By Dirk Sonniksen | June 2, 2014
Director: Dominic H. White
Writer: Dominic H. White
It’s 1992. I’m living in Seattle with an Apple computer proudly displayed on the dining room table. Even then, it was my primary focus—my precious. I thought about the computer during the drive to work, at work, during the drive home from work, and finally—there it was, waiting for me. Upon entering my apartment, everything became secondary to my Mac. I could venture onto the Internet, a universe that was but a fraction of what it is today. I could read the news without buying a newspaper! Neat! I could load in SimCity via a floppy and spend hours constructing a virtual metropolis that would inevitably be destroyed, but no matter—I could just start over.
Through the years, my fascination with technology would begin to wane to the point where life had almost returned to normal. All I needed was my push-button phone with huge, brightly-lit numbers (it replaced my trusty rotary), a stack of vinyl, and the good times were back. But just as I was resettling into my non-technology mode of life, the iPod emerged, and suddenly my music library took on new meaning. Then the iPhone was invented and suddenly I was texting and talking to all those people I really didn’t want to text or talk to in the first place. But it’s a miracle, right? This technology.
Or has technology become the biggest distraction of all? DSKNECTD is a film that attempts to break down technology’s effects on society, the good and the bad. What I took away from the film is that there is not a lot of good (as I write on my laptop that is amazing! I can even compose music on this damn thing!). What DSKNECTD shows us is that our consciousness is being chipped away by an onslaught of social media, text messages, and intense online gaming. Those higher cognitive powers we were so big on attaining in the old days no longer seem important—we are dumbing down. We are tuning in, and tuning in, and tuning in—and as a result—tuning out.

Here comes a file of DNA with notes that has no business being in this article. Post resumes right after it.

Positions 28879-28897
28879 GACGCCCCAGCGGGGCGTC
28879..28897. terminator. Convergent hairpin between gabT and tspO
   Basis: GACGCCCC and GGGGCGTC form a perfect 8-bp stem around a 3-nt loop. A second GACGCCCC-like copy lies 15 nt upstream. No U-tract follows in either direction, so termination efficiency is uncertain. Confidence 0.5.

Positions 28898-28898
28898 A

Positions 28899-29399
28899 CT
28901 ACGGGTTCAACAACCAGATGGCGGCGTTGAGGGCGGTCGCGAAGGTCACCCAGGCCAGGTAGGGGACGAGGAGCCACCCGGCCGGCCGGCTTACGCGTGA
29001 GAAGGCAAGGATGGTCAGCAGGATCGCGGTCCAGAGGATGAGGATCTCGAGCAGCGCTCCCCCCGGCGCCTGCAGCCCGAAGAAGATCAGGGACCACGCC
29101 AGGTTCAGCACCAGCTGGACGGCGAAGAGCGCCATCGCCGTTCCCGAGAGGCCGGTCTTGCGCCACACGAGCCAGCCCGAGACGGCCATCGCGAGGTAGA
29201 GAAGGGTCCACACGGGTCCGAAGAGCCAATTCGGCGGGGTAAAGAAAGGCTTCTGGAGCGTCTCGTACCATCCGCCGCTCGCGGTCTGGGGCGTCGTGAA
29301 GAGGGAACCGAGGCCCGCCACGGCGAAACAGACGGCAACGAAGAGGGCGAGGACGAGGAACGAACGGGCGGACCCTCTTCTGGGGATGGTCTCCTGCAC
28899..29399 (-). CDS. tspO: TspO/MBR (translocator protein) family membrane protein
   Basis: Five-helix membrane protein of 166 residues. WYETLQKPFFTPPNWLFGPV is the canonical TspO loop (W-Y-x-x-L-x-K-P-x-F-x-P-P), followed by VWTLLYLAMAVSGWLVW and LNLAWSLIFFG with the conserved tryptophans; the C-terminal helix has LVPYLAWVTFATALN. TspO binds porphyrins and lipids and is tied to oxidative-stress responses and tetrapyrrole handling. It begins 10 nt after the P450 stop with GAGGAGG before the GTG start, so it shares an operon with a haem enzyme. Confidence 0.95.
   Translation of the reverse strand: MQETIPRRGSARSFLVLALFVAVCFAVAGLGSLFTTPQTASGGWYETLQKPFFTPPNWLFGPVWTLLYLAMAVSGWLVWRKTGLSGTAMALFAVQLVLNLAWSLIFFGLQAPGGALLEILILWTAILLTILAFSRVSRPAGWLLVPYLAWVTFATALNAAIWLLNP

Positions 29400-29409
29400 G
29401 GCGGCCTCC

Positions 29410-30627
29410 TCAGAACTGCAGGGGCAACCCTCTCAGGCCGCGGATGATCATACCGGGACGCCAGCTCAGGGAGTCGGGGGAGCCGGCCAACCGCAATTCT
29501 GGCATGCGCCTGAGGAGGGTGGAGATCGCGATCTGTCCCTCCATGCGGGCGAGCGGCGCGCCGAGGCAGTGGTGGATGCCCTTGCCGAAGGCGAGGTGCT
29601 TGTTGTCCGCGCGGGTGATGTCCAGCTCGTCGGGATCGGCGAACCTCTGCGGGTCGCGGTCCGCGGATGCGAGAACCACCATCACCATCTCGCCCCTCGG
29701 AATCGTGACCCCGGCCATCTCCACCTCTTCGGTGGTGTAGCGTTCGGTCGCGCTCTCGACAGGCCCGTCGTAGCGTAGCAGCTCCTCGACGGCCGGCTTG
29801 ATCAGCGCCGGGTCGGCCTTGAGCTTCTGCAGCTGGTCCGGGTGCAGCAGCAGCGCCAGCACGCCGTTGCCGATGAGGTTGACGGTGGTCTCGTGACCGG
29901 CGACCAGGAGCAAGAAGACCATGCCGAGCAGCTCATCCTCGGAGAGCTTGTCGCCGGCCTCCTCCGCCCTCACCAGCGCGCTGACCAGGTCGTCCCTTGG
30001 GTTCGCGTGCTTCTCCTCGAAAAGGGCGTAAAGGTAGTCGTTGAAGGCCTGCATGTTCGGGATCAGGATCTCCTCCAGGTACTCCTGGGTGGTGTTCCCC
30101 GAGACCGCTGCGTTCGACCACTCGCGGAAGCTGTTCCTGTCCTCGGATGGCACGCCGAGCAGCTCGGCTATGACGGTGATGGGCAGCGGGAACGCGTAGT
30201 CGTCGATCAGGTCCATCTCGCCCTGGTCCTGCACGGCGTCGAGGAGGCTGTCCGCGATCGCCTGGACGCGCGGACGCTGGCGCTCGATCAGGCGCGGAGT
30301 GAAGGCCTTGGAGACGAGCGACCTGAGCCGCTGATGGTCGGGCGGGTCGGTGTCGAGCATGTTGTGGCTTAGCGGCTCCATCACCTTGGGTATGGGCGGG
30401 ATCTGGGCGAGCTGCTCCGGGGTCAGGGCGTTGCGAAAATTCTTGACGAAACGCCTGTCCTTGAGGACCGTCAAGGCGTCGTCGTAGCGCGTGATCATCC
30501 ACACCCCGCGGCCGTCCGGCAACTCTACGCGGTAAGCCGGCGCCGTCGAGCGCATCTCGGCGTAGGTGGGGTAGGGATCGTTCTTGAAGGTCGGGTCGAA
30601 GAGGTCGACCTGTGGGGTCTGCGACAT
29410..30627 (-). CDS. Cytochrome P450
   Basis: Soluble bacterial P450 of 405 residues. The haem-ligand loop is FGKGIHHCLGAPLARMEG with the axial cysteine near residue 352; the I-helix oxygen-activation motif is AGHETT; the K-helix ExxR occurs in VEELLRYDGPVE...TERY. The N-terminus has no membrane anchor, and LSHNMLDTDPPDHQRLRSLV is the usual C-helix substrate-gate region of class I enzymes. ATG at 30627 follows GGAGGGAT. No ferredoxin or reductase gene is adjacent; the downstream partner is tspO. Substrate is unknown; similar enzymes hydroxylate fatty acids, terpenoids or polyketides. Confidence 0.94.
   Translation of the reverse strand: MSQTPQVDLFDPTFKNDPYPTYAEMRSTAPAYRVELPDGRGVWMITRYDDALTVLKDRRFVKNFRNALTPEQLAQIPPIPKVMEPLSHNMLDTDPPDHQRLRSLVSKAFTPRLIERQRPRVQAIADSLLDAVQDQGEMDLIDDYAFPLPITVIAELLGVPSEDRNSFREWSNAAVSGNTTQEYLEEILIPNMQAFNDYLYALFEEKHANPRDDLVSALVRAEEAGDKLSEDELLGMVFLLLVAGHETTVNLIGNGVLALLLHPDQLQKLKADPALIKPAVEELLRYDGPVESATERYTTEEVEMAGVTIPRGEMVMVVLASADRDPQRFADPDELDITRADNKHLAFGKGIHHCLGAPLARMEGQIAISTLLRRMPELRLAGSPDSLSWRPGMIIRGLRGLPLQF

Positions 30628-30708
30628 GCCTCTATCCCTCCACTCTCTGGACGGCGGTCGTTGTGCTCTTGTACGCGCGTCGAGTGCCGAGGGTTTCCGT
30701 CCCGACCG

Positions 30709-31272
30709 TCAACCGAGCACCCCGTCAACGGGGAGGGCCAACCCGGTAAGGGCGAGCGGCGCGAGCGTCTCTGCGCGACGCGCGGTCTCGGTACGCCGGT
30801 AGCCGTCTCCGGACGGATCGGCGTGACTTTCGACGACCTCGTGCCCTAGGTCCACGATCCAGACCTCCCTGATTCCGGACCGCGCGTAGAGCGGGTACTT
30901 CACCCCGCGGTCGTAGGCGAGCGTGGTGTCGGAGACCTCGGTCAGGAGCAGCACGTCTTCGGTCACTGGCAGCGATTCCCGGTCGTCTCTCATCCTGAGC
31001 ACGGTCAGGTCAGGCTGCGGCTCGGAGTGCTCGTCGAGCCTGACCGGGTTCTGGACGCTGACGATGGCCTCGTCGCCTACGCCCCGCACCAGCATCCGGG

According to DSKNECTD, one of the greatest threats posed by our reliance on technology is that we now have little face-to-face interaction with each other. No matter how tight knit a family we may have or how close our bonds of friendship, we communicate via technology, and as a result, we are actually losing our connection to each other. This ability to communicate may seem advantageous for those separated by continents, but even then the context of our electronic messages can easily be misinterpreted. These mistakes can be entertaining at times, but the consequences can also prove problematic, resulting in lost friendships, a lovers’ spat, and even divorce, with DSKNECTD touching on divorces initiated via text.
DSKNECTD is full of interesting theories regarding our relationship with technology, but it is heavy on said theories and can be reminiscent of a high school education film (right down to the narrator). DSKNECTD is likely to anger some folks as so many think so highly of their laptops, smartphones, and other gadgets, and that annoyance would be unfortunate. DSKNECTD is less a film slamming technology and more a cautionary documentary that urges individuals to simply consider the extent of their use of technology. It’s apparent from street interviewees in the film that many would suffer delirium tremens if their phones were suddenly taken away, but maybe a bit of moderation could be a good thing. Perhaps individuals might once again appreciate the beauty of trees in spring, the bluest sky, or the marvel of a full moon…without it being a screensaver.